# How to Fit Piece-Wise Exponential Model in r?

I am experimenting Piece-Wise Exponential Model for survival data. What is the best way to fit the model? Is there an existing package?

• Have you taken a look at Generalized Additive Models? (web.stanford.edu/~hastie/Papers/gam.pdf)
– Jon
Commented Sep 22, 2016 at 16:39
• Take a look at the pch package on CRAN cran.r-project.org/web/packages/pch/pch.pdf Commented Sep 22, 2016 at 18:52
• Thanks. I am actually interested in a piecewise constant baseline proportional hazard model. I want the effect of covariates stays the same cross intervals, only the baseline hazard to be a piecewise spline. In other words, is there a better way to estimate the piecewise baseline hazard for Cox model?
– A-L
Commented Sep 22, 2016 at 22:10
• I am looking for the same. The best I can find is the pchreg function in the eha package. but it does not seem to provide the full covariance matrix. Let me know if you find other options.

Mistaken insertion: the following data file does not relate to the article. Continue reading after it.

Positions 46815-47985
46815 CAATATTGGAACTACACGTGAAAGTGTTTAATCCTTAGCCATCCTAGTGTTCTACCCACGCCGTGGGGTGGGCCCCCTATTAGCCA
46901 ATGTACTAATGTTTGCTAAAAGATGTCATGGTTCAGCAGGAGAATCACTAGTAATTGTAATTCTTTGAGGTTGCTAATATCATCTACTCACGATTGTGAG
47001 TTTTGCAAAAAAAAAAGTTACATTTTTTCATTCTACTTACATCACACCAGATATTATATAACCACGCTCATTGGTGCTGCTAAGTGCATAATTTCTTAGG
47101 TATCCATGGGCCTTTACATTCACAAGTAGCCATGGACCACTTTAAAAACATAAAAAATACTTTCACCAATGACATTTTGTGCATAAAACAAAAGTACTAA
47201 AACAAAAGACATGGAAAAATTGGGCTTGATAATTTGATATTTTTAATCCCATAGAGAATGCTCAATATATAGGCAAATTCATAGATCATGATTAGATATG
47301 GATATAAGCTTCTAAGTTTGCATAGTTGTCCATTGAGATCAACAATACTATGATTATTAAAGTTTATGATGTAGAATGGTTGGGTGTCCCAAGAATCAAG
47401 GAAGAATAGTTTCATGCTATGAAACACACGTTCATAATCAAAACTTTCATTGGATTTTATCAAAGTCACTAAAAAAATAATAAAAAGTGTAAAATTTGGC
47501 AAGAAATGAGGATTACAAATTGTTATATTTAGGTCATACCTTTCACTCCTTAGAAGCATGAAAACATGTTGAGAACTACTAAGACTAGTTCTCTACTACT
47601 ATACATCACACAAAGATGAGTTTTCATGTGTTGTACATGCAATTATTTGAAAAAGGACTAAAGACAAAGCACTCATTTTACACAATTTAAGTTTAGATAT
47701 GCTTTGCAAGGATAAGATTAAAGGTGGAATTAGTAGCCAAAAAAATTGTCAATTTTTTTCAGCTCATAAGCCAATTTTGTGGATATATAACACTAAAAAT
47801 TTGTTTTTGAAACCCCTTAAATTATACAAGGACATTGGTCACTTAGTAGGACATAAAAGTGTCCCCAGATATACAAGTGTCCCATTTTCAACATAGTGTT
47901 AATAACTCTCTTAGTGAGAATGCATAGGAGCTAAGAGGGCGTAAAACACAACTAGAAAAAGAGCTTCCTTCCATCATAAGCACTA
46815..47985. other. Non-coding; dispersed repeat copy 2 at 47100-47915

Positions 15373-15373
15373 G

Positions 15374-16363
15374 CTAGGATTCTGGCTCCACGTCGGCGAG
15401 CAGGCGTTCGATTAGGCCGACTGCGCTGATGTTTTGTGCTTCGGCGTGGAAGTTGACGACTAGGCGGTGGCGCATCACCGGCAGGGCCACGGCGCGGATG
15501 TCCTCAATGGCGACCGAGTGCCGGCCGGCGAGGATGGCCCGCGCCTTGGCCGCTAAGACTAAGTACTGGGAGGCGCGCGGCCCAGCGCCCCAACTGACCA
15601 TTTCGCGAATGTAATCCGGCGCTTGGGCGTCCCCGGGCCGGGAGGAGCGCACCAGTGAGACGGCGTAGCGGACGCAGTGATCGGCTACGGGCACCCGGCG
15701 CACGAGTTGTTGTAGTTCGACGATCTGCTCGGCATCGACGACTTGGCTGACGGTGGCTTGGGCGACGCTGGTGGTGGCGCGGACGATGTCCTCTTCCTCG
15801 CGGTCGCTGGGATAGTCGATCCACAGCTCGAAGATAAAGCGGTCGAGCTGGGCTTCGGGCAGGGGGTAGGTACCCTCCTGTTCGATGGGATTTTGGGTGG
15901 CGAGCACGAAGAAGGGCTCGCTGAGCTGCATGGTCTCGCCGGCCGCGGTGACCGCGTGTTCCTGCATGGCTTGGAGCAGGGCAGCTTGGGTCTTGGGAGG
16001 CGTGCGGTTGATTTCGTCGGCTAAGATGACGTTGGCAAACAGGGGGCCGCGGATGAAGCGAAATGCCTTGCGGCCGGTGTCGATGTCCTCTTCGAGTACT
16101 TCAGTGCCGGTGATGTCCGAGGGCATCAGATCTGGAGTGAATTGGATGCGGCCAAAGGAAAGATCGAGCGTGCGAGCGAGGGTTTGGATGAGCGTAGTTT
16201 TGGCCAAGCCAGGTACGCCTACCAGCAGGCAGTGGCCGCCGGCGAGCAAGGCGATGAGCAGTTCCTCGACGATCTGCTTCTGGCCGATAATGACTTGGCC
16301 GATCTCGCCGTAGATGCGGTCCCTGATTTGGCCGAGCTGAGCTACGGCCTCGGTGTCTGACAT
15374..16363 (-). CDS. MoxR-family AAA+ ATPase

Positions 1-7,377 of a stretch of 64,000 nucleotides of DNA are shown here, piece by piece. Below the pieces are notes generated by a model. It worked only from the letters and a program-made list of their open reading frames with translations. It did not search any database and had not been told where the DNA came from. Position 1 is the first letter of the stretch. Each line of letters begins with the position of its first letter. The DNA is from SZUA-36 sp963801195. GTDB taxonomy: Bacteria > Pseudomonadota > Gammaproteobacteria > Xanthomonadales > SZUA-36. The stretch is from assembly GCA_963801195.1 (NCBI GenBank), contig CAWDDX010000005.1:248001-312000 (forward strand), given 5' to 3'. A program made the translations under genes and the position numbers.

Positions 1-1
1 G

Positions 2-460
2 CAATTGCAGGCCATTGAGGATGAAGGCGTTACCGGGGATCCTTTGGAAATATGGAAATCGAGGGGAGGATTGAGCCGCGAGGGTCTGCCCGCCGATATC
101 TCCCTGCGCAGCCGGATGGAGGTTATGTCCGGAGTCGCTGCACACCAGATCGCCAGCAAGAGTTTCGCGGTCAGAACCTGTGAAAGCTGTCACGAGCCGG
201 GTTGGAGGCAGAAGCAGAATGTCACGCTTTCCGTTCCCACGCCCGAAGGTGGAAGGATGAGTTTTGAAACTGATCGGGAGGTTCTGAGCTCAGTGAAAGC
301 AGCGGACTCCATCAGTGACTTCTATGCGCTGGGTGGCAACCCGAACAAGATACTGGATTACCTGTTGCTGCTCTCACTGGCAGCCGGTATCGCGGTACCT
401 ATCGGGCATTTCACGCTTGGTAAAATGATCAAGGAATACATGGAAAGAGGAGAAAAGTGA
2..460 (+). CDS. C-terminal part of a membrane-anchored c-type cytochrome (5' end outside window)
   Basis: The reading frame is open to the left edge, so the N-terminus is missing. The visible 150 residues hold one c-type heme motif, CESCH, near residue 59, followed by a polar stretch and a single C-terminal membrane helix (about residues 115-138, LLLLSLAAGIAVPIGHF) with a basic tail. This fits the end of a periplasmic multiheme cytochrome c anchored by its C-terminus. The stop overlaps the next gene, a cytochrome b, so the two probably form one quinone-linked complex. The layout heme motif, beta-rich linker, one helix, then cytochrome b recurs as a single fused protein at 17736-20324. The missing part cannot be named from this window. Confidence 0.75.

– hehe
Commented Oct 29, 2021 at 3:03

You basically just need to transform the data to a suitable format. Then you can estimate the piece-wise constant baseline hazard using penalized splines. If you assume that the true, underlying hazard is smooth, you can improve the approximation by icreasing the number of intervals/reducing interval lengths (the cut argument below). More info (with R examples) on estimating the baseline hazard with PEMs/PAMMs can be found here: https://adibender.github.io/pammtools/articles/baseline.html

An example with R below:

## install the pammtools package for data transformation and example data
library(pammtools)
library(survival)
library(ggplot2)
theme_set(theme_bw())
library(mgcv)

# load example data
data(tumor)

## transform to piece-wise exponential data (PED)
ped_tumor <- as_ped(Surv(days, status) ~ ., data = tumor, cut = seq(0, 3000, by = 100))

# Fit the Piece-wise-exponential Additive Model (PAM) instead of PEM
# with piece-wise constant hazards, term s(tend), and constant covariate effects:
pam <- mgcv::gam(ped_status ~ s(tend) + age + sex + complications,
data = ped_tumor, family = poisson(), offset = offset)
summary(pam)
## plot baseline hazard:
ped_tumor %>%
make_newdata(tend=unique(tend), age = c(0), sex = c("male"), complications=c("no")) %>%
ggplot(aes(x = tstart, y = hazard)) +
geom_stepribbon(aes(ymin = ci_lower, ymax = ci_upper), alpha = 0.2) +
geom_step()